Breastfeeding and divorce

iVillage Member
Registered: 07-11-2006
Breastfeeding and divorce
4
Mon, 04-01-2013 - 11:08pm

"A particular challenge for co-parenting infants after divorce relates to breastfeeding schedules. When mothers are breastfeeding, there is sometimes maternal resistance regarding extended overnight or full-day separations. Breastfeeding is obviously one of the important contexts in which attachments are promoted, and thus co-parenting routines need to be arranged around the infant’s feeding schedule. An attitude of support for breastfeeding mothers by fathers is critical, as is openness to modifying parenting plans around breastfeeding schedules. At the same time, mothers’ support of the ongoing father-child relationship is equally critical to children’s well-being, and breastfeeding schedules should not be used as a reason to limit or diminish fathers’ involvement with and attachment to their children."

http://www.psychologytoday.com/blog/co-parenting-after-divorce/201303/co-parenting-infants-and-very-young-children

Is it just me, or does this make no sense at all?

iVillage Member
Registered: 07-11-2006
Tue, 04-02-2013 - 2:55pm

The first thing that got my hackles up was the expression "breastfeeding schedule". It implies a controlled environment,  which presumably the mother has a great influence over. Unlike formula, babies breastfeed for all kinds of reasons, not just food. Controlling breastfeeding and regulating are a hassle, IMO.

The second thing was the term "mother's resistance". As I've said, regulating breastfeeding is a hassle. "Mother's resistance" seems too judgmental and underestimates the efforts that a mother would have to make to accomodate scheduling.

The author does not describe the father with any similar judgmental language. In fact, he continues on with his negative attitude toward mothers by alleging that they use breastfeeding as an excuse to alienate the dad.

But you are right, in a sense. He did say that dad's need to support breastfeeding and moms need to support the dad's relationship. Unlike you, he did not express it as a mutual challenge.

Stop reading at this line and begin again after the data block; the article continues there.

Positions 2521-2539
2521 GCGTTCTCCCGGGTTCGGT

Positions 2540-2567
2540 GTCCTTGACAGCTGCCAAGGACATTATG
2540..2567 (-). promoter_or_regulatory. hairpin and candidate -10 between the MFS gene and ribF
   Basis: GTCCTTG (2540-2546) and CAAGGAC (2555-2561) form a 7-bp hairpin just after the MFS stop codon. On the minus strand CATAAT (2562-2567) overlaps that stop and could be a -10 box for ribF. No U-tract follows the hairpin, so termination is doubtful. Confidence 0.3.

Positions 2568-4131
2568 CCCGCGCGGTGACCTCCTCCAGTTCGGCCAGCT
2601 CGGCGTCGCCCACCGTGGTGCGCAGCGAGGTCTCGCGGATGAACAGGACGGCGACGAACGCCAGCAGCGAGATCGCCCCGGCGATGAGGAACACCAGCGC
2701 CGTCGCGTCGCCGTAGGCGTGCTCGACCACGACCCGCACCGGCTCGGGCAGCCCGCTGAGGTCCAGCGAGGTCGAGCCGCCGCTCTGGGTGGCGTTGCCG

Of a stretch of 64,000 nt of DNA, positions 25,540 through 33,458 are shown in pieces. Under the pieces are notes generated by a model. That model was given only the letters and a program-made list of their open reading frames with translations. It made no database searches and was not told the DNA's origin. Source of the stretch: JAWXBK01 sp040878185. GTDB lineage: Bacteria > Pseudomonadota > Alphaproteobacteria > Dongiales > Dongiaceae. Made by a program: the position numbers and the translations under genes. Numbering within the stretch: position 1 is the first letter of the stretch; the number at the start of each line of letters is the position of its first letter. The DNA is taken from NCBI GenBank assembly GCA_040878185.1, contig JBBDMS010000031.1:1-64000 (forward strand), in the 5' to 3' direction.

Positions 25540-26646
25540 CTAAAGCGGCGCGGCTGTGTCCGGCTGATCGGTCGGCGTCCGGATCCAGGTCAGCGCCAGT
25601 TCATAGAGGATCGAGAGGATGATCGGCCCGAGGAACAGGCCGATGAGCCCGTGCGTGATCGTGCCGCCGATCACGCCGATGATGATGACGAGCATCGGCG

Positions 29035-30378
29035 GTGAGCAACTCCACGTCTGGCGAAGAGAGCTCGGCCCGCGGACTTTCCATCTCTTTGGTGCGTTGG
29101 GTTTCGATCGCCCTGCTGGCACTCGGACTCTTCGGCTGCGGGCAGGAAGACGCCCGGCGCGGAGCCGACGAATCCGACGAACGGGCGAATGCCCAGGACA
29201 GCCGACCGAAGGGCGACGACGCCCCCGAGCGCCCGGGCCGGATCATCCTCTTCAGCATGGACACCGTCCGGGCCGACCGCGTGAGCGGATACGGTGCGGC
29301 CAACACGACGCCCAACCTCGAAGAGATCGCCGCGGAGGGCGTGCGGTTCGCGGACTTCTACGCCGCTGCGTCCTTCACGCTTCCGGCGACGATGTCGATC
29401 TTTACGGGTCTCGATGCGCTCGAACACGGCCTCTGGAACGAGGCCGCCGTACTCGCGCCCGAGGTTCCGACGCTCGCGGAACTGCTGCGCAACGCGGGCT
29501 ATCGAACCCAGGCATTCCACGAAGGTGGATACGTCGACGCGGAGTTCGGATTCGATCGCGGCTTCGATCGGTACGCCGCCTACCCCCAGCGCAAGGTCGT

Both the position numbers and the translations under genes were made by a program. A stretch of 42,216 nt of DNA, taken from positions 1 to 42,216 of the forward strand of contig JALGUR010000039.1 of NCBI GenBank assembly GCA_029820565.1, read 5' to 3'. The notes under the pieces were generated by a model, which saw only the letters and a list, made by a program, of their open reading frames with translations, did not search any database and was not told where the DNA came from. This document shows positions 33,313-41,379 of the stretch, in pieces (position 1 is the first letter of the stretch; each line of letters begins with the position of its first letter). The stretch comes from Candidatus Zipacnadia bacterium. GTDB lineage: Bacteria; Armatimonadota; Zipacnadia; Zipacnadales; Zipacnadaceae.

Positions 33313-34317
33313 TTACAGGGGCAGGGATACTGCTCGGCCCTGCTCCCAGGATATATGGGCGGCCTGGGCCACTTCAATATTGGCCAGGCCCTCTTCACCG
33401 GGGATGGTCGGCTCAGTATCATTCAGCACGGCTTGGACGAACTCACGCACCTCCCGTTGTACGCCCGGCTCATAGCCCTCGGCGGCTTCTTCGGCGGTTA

iVillage Member
Registered: 07-11-2006
Tue, 04-02-2013 - 2:39pm

It should go both ways, which I think is what the article is trying to convey.

I guess I didn't read it that way. The way that you summarized what was written it makes good sense.

iVillage Member
Registered: 03-16-2010
Tue, 04-02-2013 - 11:58am

I think it's good that the piece recognizes the importance of these competing concerns.  In most cases, in this situation, significant compromises will have to be made.  You just can't, really, have parents living apart, an infant nursing on demand all the time, and substantial fatherly involvement with the infant.  Something has to give.

 My baby nursed for 45 minutes out of every 2 to 3 hours, often more, and on an unpredictable schedule--even after she was a newborn.  If I had insisted on nursing on demand all the time, and I had not lived with her father, he would have had no meaningful involvement with her.  (I guess if the father and I lived next door to one another and did nothing but sit around waiting to pass the baby back and forth, she could have spent time with her father AND nursed on demand.  Otherwise, no.)  On the other hand, if he had insisted on some kind of custody schedule where he got her for a week, then I got her for a week, we'd probably have had no decent chance at a breastfeeding relationship.  I think the point of the article is that neither extreme is appropriate.

Arranging co-parenting with breastfeeding in mind might make it more feasible for a mom maintain a milk supply (partial or whole) through a combination of nursing and pumping, without depriving the father of significant time with the child. 

iVillage Member
Registered: 02-20-2013
Tue, 04-02-2013 - 10:43am

Of COURSE the bf relationship shouldn't interfere with attachment & involvement of dads. It should go both ways, which I think is what the article is trying to convey. It's tragic when the parents of an infant cannot stay together, so there is of course a period of adjustment for everyone. The mother-baby nursing relationship should be allowed to continue, but concessions do need to be made so that dad isn't left out. It's part of the process of separating. Baby will figure out soon that when they are with dad, they get their milk from a bottle. When they are with mom, they get their milk from mom. They adjust to their situation.

Shaking my head at the things grown women get their panties in a wad about.